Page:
To start with,, I would address the oil leak first. Since you've grown shy
of mechanics or technicians, I would probably try an additive, I'm not
generally in favor of them but with your situation I'd make an exeption just
to determine what's up with the leak. I would start with something like
Lucas since it's the only one I can think of that's everywhere & works. Wait
for a week or so after you put it in to see how it's working. Before you do
this step tho,, you should confirm that it is in fact, an engine oil leak, &
not the trans. OK ?? Surely someone close to you could determine the
Let us know how you do on this step. I actually had really good success
with this situation just recently, and in a BBC motor too, mine turned out
to be a really dirty crankcase,,so maybe it's not gonna be all that bad.
Cheer up &
Timing must be adjusted for altitude. Which way? I don't remember,
but I can tell you this. Get a good consensus before doing it. I
I know, thats what you are trying to get. Good luck, I really don't
anyone knows anymore.
Might have to do that one twice more. Seriously though, you do
have to get the correct one, and few know which one that is. If you
find anyone let me know.
Yes, keep changing it until you get all the bad gas out of the tank,
then go to Standard or Texaco only. If you can find one. These older
vehicles will not run on the shit gas of today.
Be sure you get the right ones. Delco, same ones that were on it
Good luck finding someone who knows what they were.
88 were plastic gears in the transfer case, and changing them will not
help if you have non standard tires.
Probably bad injectors, or the wiring to them, or the connections.
This could be several things, but it was my problem.
I would say if it does this, you probably do not have a bad camshaft,
but its worth investigation before spending all the money for stuff on
the outside of the engine.
It will be back.
DH says the exhaust is rich (raw fuel),
If its TBI, look at the top of the injectors. is there any corrosion?
Yes, but not black smoke.
The 1st set of new spark
Yep, consider the cam shaft again, main bearings too.
So? lean mix, rich mix, you decide. It don't mean shit.
Its an old rig, why would you expect any difference?
Its not going to be fixed by all the outside stuff you want to try.
Rear main seal.
I think the leak had been slow,
Find someone who is a reliable rebuilder, and not over 60. Good luck.
Check long and hard on this. I mean very long and hard.
The guy at the counter
Ha, ha ha. Get a second and third opinion, and don't give them a
get an estimate, then decide.
My Q: how
He's full of shit.
He don't, but he knows you don't. Blue smoke would be rings
cause its burning oil at startup. Now don't go and change to blue
smoke from black just to placate me, or yourself.
and he recommends I
He recommends this, because with a new engine, you will get a reman
engine. Maybe a 30 day warranty or 1,000 mile if you are lucky. If
can find someone who knows thier ass from a hole in the ground, and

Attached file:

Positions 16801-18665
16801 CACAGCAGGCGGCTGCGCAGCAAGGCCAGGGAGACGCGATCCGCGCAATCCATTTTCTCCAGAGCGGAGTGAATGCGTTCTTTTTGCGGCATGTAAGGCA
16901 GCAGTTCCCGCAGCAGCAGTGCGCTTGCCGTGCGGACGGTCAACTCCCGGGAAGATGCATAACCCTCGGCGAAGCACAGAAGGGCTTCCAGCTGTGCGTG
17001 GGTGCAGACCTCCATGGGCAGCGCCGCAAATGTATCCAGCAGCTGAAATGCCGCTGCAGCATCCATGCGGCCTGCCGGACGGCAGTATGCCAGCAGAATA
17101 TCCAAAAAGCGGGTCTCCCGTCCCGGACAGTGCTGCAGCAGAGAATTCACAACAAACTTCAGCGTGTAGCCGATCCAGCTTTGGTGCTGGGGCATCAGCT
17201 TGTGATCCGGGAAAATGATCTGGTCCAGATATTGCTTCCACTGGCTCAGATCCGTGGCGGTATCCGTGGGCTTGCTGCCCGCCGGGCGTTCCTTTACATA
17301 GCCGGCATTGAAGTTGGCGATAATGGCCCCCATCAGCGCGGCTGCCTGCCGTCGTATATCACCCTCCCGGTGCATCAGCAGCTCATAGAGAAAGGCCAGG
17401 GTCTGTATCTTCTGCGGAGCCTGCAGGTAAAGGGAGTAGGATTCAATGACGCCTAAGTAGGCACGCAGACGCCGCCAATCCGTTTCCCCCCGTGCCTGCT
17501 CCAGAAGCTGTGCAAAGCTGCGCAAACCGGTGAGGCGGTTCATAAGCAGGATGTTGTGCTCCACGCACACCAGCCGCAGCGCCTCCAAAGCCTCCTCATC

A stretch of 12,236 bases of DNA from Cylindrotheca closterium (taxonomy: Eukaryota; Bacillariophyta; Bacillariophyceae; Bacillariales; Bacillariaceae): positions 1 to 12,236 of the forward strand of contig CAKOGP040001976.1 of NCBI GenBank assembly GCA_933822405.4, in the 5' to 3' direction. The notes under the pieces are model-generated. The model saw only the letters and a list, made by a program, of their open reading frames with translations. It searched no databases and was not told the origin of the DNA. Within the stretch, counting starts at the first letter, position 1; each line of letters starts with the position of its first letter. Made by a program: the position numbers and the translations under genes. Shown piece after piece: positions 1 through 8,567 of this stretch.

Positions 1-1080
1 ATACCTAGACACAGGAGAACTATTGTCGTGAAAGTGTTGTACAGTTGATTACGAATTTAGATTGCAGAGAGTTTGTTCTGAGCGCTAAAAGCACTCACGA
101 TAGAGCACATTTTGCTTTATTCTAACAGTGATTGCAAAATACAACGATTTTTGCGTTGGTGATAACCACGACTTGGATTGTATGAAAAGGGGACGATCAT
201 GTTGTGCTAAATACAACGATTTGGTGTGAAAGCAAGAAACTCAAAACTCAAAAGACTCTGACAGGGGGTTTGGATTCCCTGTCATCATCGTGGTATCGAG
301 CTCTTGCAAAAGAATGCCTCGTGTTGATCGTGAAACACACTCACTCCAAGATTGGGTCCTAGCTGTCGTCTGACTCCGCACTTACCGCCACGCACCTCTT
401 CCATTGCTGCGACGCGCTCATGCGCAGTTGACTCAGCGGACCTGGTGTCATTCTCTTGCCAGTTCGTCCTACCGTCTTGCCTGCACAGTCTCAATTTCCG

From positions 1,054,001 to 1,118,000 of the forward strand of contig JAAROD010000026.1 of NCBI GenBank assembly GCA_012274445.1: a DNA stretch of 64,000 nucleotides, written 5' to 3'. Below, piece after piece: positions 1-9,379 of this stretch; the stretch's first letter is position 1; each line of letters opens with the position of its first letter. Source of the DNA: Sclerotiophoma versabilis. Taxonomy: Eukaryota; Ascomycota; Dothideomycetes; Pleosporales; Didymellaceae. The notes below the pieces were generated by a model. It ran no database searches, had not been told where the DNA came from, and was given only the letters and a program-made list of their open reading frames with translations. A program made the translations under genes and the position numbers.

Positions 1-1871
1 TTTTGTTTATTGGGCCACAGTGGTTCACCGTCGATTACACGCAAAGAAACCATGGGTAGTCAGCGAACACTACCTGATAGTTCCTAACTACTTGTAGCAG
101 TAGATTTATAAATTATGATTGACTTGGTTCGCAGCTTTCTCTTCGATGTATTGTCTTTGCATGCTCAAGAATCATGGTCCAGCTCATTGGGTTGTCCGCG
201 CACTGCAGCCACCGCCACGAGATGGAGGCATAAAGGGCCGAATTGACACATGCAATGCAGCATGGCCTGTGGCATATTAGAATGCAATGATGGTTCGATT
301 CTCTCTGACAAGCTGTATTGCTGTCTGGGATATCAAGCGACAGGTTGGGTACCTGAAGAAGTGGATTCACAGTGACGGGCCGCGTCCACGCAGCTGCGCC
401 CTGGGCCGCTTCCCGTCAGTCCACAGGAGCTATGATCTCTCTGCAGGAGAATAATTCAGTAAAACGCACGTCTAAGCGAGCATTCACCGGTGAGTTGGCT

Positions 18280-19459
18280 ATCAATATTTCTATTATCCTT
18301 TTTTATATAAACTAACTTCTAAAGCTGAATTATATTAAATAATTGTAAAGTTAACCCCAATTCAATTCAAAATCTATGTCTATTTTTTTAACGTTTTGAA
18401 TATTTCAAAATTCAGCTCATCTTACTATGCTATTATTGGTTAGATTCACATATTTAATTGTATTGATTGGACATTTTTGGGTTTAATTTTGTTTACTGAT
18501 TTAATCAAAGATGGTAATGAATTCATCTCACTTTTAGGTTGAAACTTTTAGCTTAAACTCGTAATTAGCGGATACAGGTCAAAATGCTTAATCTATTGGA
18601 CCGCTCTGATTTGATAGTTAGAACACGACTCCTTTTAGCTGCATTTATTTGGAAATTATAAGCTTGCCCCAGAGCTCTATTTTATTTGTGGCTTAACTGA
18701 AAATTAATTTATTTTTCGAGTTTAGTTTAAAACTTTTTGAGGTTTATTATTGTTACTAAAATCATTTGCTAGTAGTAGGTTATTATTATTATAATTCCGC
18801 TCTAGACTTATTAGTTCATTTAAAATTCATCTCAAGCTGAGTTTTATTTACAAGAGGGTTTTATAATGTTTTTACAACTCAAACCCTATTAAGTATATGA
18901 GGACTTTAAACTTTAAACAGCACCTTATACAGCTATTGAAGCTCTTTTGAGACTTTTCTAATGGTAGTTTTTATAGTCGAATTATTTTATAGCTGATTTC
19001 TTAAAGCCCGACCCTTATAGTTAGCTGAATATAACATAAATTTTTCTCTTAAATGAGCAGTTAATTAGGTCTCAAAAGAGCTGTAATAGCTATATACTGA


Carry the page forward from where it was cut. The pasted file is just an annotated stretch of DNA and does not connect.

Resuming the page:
I doubt it, present company excluded unless you bad mouth me. IF,
and I say IF you can find someone to rebuild it, using a rebuild kit
Sioux City, Ia., and knows their shit, you will get a 12 mo., 12,000
warranty at least.
He'll do it for me for $6,000.
Wow! Only 4K too much. not bad.
Yeah, don't you know, we through them away at 100K. Jeesh.
Not cost effective, but it is in his case for 6K.
So perhaps he
Diagnostics are a waste of time in this business, unless you know
your shit and he don't.
10 minutes worth of bullshit.
If so, do I need a new one? I plan
Then spend the money, but not with this guy.
You can't really, unless you want to become your own auto mechanic.
Which you may have to do if you expect to get what you want. Or pay
the man, and get half that.
I guess we should fix
and see if I miss any more oil. And get the
Makes no difference unless compared to original specs.
About the O2 sensor;
Not yet, no. See if you can find a rebuild man, but get customer's
have used him before you decide to do so. I just went through all
very crap you are talking about, and I spent 4K before I got to the
Fixing shit on the outside will not fix the inside stuff, but who can
Its a dying art. Its not cost effective anymore. It will be in a
year or two
after deflation straigtens everything out again.
You can get gas 350's for a dime a dozen now, gets some horsey's
in it with a cam if you want. Now I don't know if this will swap in,
but don't believe what everybody says on this either. Every mechanic
ever talked to in the last 20 years is a bullshit artist. You get the
detectors out if you talk to enough of them. and they all accuse the
of lying. Unless perhaps they happen to work together, but even then
its debateable. These guys have went by the wayside in our throwaway
Its just something to look into.
You may not have to go with a 454, and get as much power, with better
Depends on what you pull, our tranny, and lots of other things I don't
yet know any
thing about, etc..
After reading the replies to your questions. I have some points to ask.
Do you know if the ECM has been replaced? The spedo cal is in the ECM ( I think
for 87) It sounds
like the prev owner changed the ECM to try to fix the MIL condition. Just a
thought. get the numbers
off the top of the ECM and check it. You may have a bad ground connection
somewhere, or just a bad
connection. O2 sensors last a while.
Oil leak , rear seal. Not really a big deal.
With 135k on it, do you know what use the prior owner subjected it to? Heavy
towing? stop and go?
If it was a heavy service then I'd opt for a New power plant, (maybe trans too)
if the Body,
interior, and under carraige are in very good shape. Was it ever in an accident?
But not for an 88? There is no speedo cal in my 88. They tell me
that didn't come till digital speedos
and nothing in those 88 ECM's concerning those driven by a chain of